Time on Task is an interesting concept. Traditionally, students are expected to work on our schedule. The expectation is that students will begin working as soon as they enter class and end work when the bell rings to leave. As teachers, we often try to accommodate the time on task concept by assigning projects with due dates and other related methods. However, there is an issue. Artists don't always work this way.
When Kaitlyn said she wanted to produce an abstract marbling painting I wasn't sure what to tell her. Creating marbleized paper using shaving cream was about the extent of my experience. So I said what any TAB leaning teacher would say..."OK, cool". I'm sure that wasn't as much help as I thought it was but it was fine by Kaitlyn. She had been reading up on different techniques, watching YouTube videos and collecting a plethora of pins on Pinterest. Now she was ready to experiment.
Kaitlyn started small, working on 4"x 4" canvases. She experimented with different paint thicknesses and tried several different mediums including gel and white glue. The idea was to created different consistencies so the paint would flow together at different rates. I mean, I think that's what she was doing. Either way, it worked. Since then she has moved on to much larger works. Like the one in these photos.
Time on Task:
Kaitlyn does not work on a bell to bell schedule. This doesn't mean she isn't on task. It only means she works on her own schedule. Kaitlyn may go several days when she is not producing product. To someone not familiar with how Kaitlyn works, it may appear that she is time off task. This is not the case. Though she may not be in the act of physically creating, she is thinking, planning, researching, collecting information and preparing for a major project. She may go several days or even more than a week when she is not producing product. Then, when she is ready, on her time, she knocks it out of the park.
The above image may look a lot like a digitally manipulated photograph. However, it's not. In fact, it's not a photo at all. Instead, it a traditional work of art that has been digitally altered. It's part of a series Naomi is creating by experimenting with Photoshop.
Naomi starts by creating a drawing on newsprint paper. Sometimes she uses charcoal, other times she uses markers or other traditional media. Once she has created the drawing, she photographs it and imports the image to the computer. From there, Naomi begins the manipulation process in Photoshop. She will change modes, make adjustments, arrange and transform and apply filters until she has created something entirely different. For example, the image above is a manipulation of the drawing of the bird with the triangles below. She will also create between five and fifteen different versions before she settles on one she likes.
Time on Task:
Naomi's schedule is much different than Kaitlyn 's. Though she on occasion works on a larger scale project that may take several days, her preference is to create daily projects. Each day, Naomi creates a new drawing. She then imports the image into the computer and spends the rest of the class time manipulating that image. She will continue the process until the end of class. The next day, she starts the process over all again.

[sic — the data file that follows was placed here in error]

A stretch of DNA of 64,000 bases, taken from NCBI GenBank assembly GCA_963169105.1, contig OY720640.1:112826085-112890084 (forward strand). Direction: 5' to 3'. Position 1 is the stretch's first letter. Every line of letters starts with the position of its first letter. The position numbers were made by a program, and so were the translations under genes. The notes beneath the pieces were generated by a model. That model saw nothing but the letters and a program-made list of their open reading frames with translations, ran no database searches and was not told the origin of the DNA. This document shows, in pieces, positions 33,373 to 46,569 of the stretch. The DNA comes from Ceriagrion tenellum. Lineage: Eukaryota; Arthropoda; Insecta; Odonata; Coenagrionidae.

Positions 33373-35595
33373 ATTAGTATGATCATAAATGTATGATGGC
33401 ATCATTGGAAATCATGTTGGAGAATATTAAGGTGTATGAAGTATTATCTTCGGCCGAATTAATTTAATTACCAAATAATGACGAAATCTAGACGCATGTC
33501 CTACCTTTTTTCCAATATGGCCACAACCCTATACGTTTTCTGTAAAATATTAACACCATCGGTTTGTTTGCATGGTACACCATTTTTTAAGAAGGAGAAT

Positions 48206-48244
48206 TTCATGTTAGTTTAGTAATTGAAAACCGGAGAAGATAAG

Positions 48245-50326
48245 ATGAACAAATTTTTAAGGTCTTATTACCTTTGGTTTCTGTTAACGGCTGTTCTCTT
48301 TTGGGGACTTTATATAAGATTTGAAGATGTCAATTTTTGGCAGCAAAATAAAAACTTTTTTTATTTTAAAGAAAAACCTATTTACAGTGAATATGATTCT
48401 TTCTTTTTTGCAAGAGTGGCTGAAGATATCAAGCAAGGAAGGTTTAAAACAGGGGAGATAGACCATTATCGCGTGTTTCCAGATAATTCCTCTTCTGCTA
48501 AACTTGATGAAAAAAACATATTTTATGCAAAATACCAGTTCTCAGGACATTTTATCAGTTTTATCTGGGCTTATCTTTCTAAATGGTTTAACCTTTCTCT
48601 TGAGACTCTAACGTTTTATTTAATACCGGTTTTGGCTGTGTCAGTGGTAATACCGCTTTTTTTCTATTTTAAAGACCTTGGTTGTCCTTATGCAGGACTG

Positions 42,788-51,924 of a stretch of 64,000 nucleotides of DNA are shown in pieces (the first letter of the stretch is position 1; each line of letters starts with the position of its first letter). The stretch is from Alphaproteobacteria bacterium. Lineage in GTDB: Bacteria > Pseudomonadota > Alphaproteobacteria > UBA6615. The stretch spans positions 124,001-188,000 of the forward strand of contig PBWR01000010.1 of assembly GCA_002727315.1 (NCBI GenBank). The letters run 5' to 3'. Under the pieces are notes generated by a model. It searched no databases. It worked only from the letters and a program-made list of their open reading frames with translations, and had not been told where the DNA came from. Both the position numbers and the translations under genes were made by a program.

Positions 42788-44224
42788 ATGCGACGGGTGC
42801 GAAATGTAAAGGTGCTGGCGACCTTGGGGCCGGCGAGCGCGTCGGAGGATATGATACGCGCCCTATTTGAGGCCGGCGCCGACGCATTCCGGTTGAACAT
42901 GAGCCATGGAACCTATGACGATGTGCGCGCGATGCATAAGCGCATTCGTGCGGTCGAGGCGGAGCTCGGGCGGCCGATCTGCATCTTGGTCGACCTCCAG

Patsy is currently working on a series of portraits of children she has interacted with through mission trips to Guatemala. The drawing are completed in charcoal which gives Patsy the ability to create rich contrast in her work. In her early drawings, Patsy created the portraits without backgrounds, allowing the focus to fall solely on the subject. recently, Patsy has been experimenting with background imagery. By uploading photographs to the computer, Patsy has been able to print these images directly on charcoal paper allowing her to draw with charcoal directly on top of the photos.
More recently Patsy has been collecting flyers, maps and other images associated with her mission trips to Guatemala. She plans to incorporate these images into the backgrounds, similarly to how she did with the photos. for example, he middle image below is a pattern Patsy created in Photoshop of Guatemala's national flower the White Nun Orchid.
Time on Task:
Patsy takes time to complete each one of her drawings. Similarly to Kaitlyn, Patsy does take time to plan. However, her planning schedule is much shorter. She may only need a day or two to collect her thoughts. Similarly to Naomi, Patsy works every day. However, she doesn't finish a project each day. Instead, she may work four or five days on her charcoal portraits.
In an Open Art Room, students are allowed to pursue the artwork they wish to pursue. Each student is an individual that produces individual work. Since they all work differently, they require different schedules. Time on task shouldn't be an across the board scheduling routine. Time on task is individual too.
Art of South B
Artwork by students at
Teaching for Artistic Behavior (TAB) is a student-directed art education pedagogy that directs students to think and work as artists.
Making Artists picks up where The Open Art Room left off, covering issues and situations choice teachers encounter as they design their program.
The Open Art Room provides a student-centered approach to art instruction that is inspirational, practical, and classroom-tested.
Click Here to read the March SchoolArts Article, Student-Directed Answers to Five Frequently Ask Questions
Click Here to Read the April SchoolArts Magazine Article Tracking Student Progress with the Burn Book!
Click Here to Read the February SchoolArts Article, Build A Dynamic Art Program with Modular Teaching!
Art Teacher : Ian Sands